What We Can Learn From Aesop

Aesop’s fable about the grasshopper and the ant comes to mind as a cautionary tale for the jewelry business. One sunny midsummer’s day, the grasshopper is jumping around and chirping merrily when he sees an ant stuffing kernels of corn down his anthill. The grasshopper asks the ant why he isn’t enjoying the day, and the ant says he’s too busy preparing for winter. Come winter the grasshopper lies shivering on the ground while the ant and his family are warm and well fed.

As an industry, we’ve been able to fend off some significant problems because of the relatively buoyant retail market, generally positive consumer sentiment, and a real estate boom … fueled by subprime mortgages. (Whoa, is that a frost warning?) Never mind the shifting of jewelry production and sourcing from the United States to Italy, to Turkey, to India, and finally to the Orient in just 30 years. Some of the key retail players now source directly from these low-cost foreign producers, cutting critical steps from the supply chain and reducing markups so they can remain profitable.

As U.S. producer/wholesalers gobble up the weakened and collapsing competition, your choices for sourcing and various lines of easy house credit and generous take-back policies are going the way of the grasshopper. Economically speaking, these are noble efforts applauded by Wall Street analysts and facilitated by financial institutions everywhere. Unfortunately, their goals are not the jewelry industry’s goals. When is the last time you saw a bank successfully run a jewelry store?

We have endured a progressive run-up in the price of precious metals without raising consumer’s prices at the same rate. To compensate, the natural instinct and inclination is to demand that manufacturers reduce the gram weight per piece. The pieces get thinner and “bigger” by having more open space, and we call it a design trend. With rising commodity prices, retailers tend to reduce the percentage of higher-karat gold they stock, further hurting their own margins. Suddenly you see price alternatives to platinum (like palladium and rhodium-coated white gold) being hawked as the next big thing, all the while hoping the consumer does not take offense as we, pardon the pun, squeeze the golden goose.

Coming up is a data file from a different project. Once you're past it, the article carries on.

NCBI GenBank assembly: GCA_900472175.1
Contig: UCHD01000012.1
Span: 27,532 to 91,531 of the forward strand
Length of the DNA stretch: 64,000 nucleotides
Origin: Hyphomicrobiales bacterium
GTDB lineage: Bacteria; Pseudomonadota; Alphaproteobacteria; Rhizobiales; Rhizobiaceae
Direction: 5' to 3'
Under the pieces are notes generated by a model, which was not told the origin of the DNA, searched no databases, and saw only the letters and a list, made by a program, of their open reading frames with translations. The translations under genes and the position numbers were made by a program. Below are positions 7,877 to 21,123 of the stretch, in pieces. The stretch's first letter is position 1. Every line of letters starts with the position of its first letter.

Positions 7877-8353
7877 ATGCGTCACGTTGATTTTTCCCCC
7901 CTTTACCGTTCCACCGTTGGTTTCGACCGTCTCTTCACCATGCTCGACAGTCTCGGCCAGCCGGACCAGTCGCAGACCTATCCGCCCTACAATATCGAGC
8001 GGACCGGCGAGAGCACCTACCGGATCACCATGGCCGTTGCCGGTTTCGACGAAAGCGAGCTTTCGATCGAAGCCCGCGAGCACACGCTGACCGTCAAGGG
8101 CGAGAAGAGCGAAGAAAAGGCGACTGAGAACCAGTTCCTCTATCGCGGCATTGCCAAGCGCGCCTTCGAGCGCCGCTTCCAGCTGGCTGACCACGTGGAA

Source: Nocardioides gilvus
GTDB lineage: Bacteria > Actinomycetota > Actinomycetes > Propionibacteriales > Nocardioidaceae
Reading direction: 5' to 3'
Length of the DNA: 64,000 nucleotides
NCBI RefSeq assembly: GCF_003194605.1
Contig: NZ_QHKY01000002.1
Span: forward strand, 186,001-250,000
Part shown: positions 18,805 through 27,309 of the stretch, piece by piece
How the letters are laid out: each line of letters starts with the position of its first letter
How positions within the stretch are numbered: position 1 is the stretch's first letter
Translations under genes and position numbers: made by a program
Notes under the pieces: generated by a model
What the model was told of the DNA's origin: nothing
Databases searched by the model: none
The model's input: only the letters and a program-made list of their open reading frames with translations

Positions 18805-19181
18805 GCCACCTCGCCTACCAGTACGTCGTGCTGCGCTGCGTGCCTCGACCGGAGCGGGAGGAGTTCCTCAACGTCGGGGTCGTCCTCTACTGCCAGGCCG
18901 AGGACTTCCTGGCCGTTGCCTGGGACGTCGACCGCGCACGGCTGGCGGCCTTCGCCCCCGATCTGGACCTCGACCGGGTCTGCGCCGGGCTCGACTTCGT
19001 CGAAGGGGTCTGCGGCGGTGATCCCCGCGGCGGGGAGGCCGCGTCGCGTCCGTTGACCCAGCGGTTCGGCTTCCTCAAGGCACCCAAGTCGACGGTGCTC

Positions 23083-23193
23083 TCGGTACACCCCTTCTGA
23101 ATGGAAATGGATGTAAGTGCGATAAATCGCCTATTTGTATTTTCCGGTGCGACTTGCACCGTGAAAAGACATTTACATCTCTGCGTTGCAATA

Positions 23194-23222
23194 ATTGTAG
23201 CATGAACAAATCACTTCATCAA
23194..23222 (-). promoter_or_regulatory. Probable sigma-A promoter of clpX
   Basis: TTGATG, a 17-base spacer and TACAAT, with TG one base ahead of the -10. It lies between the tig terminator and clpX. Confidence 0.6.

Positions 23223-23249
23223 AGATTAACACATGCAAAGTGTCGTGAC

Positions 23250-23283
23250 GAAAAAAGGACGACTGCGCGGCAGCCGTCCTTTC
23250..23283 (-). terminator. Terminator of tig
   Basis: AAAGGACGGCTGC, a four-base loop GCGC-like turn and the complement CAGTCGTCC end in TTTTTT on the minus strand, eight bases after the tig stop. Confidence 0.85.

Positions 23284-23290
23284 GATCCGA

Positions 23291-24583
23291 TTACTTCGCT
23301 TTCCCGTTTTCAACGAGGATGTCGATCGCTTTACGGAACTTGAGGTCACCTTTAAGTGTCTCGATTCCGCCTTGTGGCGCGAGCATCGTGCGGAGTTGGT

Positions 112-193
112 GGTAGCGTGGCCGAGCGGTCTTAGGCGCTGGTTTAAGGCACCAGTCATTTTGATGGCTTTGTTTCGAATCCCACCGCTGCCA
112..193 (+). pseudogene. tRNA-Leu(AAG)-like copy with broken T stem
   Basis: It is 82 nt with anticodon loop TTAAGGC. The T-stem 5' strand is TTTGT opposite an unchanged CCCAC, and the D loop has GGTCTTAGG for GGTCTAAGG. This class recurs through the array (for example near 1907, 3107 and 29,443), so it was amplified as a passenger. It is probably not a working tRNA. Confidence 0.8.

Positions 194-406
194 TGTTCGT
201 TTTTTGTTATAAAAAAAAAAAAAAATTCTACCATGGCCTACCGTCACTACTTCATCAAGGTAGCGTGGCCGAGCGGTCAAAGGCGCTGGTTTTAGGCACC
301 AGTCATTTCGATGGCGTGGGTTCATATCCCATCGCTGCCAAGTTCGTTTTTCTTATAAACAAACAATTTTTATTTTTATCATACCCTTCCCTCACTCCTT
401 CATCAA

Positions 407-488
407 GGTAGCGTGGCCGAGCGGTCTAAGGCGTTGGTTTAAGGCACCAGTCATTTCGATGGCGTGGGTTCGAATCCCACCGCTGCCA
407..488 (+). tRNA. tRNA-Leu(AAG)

Recessions typically come in five- to eight-year waves, and we have been on an upward run since 2002. Maybe this is a function of the average length of institutional memories. However, as stock market volatility increases and gas prices show resistance to falling below $3 a gallon for regular, chill winds are blowing. Now there is a real awakening to the dangerous trap of offshore outsourcing. As you contemplate pet food, toys, and toothpaste, think about what might be going into the other 58.33 per-cent of the alloy that makes 10k gold.

How good is your quality control in their offshore factory, or do you rely on U.S.-based assays and grading labs in this era of just-in-time deliveries? Would you care to sue in the supplier’s home-country arbitration court? Can you withstand not getting what you ordered in time for the holidays or having your best-selling Q4 products come back to you in droves if there’s a recall or a problem with quality?

In squeezing out the fat in the supply pipeline, are you neglecting to build added value to justify decent margins to conduct business in good times and bad? We no longer have wholesalers that can act as intermediaries to resolve supply and quality issues. Manufacturers, under pressure from retailers to hold the line on costs, cut halo branding campaigns and co-op funds. As we tear out pages from the Wal-Mart playbook, we forget that we do not have their volume leverage and we are selling product that looks—and is—only slightly better than what is found on the shelves of every big-box discounter and basic mall jeweler across the country.

Twenty-eight centuries after Aesop, what are you doing to prepare for the inevitable winter of our own making? Come back next month for some preseason thoughts to help you get through the next cold front as you seek the retail advantage.